Sentences for five burglaries, one attempted burglary, one theft and other offenses could have added up to almost 18 years when Sean Roy Scott was dealt with in Summary Court earlier this month.
Instead, because of the principle of totality, Magistrate Valdis Foldats determined that six years was a just and proportionate sentence that reflected all of the offending behavior. Then he applied credit for guilty pleas and periods when Scott was under a curfew or in a halfway house.
The magistrate said Scott, now 36, deserved the full 50 percent credit for those periods “because there was a lot of control over your life.” Those periods equaled 56 months between April 2011 and December 2016. With the half credit of 28 months subtracted from six years, the final sentence was 44 months.
“We’ve tried to help you over a long period of time,” the magistrate told Scott. “There is nothing more we can do, so you have to decide what you’re going to do going forward.”
Help extended by the court had included bail with curfew, conditions that allowed for attending recovery meetings and 132 days’ residence in a halfway house. Scott had been monitored for a time by the professional team attached to the informal mental health court. Psychological and psychiatric testing showed him to be an intelligent man, possibly with a high IQ and possibly in the autism spectrum, which would not be easy to treat. People quoted in a social inquiry report hoped he would get assistance in custody, the magistrate summed up.
The offending behavior began on March 30, 2011, when Scott broke into the Lions Aquatic Centre and stole two laptops valued at $800 each, two camcorders valued at $300 each, and $100 in cash. He was convicted after trial and sentenced, but won his appeal to the Grand Court, which ordered a retrial. However, before that took place, he entered a guilty plea. Magistrate Foldats imposed a term of 11 months.
On April 11, 2011, Scott entered two apartments in a George Town complex with intent to steal. In one of the premises he stole CI$166 and some U.S. cash. There was little planning but some ransacking, the magistrate observed before handing down sentences of 30 months concurrent.
On Dec. 17, 2011, Scott attempted to enter an apartment in another area of George Town during the day, but the owner came home and surprised him. This offense was committed while on bail, so the sentence was three years.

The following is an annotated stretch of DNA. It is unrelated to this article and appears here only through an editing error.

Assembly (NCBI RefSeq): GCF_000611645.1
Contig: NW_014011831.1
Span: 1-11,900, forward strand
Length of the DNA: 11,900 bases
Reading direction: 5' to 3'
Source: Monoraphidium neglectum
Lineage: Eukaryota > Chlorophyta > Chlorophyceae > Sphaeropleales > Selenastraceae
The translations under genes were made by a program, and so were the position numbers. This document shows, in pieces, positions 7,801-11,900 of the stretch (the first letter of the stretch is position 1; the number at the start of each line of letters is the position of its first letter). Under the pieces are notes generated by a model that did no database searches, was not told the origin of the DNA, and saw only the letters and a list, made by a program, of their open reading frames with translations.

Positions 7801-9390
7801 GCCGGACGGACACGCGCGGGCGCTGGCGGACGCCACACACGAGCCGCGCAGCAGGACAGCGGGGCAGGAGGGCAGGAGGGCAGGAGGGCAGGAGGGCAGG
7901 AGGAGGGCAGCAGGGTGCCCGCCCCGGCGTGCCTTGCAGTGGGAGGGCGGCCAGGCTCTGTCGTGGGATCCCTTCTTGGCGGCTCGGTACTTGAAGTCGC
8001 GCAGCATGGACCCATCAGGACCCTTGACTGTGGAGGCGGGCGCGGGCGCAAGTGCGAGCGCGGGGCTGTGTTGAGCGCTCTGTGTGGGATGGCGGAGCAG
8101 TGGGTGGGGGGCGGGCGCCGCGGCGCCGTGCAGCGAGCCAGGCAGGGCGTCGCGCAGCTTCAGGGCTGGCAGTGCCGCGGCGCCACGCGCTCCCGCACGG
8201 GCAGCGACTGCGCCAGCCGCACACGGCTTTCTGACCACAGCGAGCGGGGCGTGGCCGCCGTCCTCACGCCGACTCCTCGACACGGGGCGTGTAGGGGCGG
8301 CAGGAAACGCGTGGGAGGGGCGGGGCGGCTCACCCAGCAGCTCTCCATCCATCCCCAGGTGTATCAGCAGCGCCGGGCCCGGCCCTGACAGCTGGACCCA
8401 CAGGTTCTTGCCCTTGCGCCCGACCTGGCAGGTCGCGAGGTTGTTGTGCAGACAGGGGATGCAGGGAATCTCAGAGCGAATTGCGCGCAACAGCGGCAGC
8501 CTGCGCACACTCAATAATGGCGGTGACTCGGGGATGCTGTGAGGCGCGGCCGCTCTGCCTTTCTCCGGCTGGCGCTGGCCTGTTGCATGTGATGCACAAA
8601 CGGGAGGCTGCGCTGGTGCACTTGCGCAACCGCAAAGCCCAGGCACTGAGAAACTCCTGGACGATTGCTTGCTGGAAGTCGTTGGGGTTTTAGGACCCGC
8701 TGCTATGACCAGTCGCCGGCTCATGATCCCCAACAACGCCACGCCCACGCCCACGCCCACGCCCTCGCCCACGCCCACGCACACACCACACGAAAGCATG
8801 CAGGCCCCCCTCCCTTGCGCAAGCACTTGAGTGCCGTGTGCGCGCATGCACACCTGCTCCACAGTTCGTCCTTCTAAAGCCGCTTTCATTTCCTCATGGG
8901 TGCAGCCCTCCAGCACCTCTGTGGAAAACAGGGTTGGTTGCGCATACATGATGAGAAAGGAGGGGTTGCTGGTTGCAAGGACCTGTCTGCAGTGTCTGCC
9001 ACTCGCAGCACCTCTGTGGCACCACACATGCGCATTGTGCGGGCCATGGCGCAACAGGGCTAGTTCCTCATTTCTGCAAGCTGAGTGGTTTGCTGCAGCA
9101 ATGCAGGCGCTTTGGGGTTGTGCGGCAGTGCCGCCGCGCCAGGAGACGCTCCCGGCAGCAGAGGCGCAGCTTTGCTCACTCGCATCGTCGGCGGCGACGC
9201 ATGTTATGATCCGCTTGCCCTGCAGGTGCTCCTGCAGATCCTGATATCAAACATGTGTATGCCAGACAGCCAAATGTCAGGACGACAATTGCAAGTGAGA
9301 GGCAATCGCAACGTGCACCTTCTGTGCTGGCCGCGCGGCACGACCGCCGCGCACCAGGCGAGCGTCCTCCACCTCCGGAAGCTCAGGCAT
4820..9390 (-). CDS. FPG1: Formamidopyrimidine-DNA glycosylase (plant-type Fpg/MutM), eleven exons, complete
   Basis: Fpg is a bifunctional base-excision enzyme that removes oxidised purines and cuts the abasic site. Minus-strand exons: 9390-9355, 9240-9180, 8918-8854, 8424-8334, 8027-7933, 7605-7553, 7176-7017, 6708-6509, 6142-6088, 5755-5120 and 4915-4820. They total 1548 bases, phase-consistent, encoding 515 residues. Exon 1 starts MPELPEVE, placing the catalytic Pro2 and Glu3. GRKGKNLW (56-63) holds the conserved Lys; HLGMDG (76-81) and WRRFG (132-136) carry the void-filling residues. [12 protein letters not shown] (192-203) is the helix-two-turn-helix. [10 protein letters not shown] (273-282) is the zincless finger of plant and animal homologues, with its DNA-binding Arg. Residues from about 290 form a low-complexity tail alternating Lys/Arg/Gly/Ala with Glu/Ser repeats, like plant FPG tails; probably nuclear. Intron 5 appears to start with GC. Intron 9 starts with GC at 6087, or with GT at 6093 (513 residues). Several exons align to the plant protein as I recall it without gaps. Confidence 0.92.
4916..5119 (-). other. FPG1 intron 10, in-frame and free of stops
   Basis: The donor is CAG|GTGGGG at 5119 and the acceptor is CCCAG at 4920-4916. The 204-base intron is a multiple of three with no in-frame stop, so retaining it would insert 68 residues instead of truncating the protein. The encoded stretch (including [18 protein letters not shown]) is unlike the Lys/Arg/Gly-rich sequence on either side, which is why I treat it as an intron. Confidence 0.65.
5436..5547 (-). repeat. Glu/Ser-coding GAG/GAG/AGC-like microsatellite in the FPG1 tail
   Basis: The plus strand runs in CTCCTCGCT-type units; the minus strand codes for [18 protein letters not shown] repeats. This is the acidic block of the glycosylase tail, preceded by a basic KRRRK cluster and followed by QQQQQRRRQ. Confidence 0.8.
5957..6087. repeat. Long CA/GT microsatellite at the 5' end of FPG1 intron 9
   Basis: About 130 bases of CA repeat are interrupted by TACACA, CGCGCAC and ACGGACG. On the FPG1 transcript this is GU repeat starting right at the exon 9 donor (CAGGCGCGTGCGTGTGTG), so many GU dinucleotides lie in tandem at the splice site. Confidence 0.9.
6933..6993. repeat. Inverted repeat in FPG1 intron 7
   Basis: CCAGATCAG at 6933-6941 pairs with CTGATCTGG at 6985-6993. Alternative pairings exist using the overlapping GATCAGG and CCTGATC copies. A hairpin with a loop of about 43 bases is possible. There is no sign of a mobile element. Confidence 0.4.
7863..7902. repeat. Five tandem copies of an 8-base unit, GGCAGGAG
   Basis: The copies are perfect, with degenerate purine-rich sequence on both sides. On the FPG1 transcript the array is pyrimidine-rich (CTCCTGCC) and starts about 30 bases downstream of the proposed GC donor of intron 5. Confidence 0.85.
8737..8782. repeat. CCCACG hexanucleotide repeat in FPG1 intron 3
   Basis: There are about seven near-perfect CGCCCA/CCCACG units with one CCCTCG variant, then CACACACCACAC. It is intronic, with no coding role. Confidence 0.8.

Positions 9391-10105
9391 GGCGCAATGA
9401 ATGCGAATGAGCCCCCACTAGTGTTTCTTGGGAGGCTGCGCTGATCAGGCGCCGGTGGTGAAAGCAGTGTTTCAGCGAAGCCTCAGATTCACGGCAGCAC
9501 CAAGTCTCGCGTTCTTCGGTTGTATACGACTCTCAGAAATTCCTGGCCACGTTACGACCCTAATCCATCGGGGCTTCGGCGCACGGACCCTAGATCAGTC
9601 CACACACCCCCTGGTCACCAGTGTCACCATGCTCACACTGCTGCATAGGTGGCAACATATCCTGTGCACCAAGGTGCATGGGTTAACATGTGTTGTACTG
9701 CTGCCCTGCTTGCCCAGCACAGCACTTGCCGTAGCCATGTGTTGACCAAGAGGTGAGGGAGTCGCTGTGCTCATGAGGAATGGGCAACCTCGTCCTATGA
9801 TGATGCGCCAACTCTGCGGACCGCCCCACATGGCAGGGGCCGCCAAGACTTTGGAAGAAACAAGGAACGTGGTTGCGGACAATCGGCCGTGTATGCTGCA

On Jan. 11, 2013, he broke into a car and stole a wallet with personal items. For the theft and damage, he received seven months.
The burglary on Sept. 13, 2014, was the most serious because the victim was home at the time, the magistrate said. The resident had locked her door before going to bed; in the morning, the door was closed but not locked. Electronic goods plus cash with a total value of $1,880 had been stolen. The magistrate imposed four years for this offense.
There was an incident of “bizarre behavior” when Scott caused alarm and distress to a West Bay resident through his actions outside her residence on Dec. 22, 2015. Sentence for this offense was four months.
The last offense was a burglary at a West Bay Road condominium that was almost closer to a theft, the magistrate commented. On Dec. 12, 2016, a cleaner was at the premises and the door was open. Scott reached in and stole a Galaxy cellphone.
Defense attorney John Furniss spoke in mitigation, urging the court to consider totality and whether sentences should be concurrent or consecutive.
The totality principle states that when a court is sentencing for more than a single offense, it should pass a sentence that reflects all the offending behavior.
“It is usually impossible to arrive at a just and proportionate sentence for multiple offending simply by adding together notional single sentences,” the 2015 Sentencing Guidelines state.
“It is necessary to address the offending behavior, together with the factors personal to the offender as a whole.”
Further, “where consecutive sentences are imposed, the combined sentence should not be unduly long or harsh.”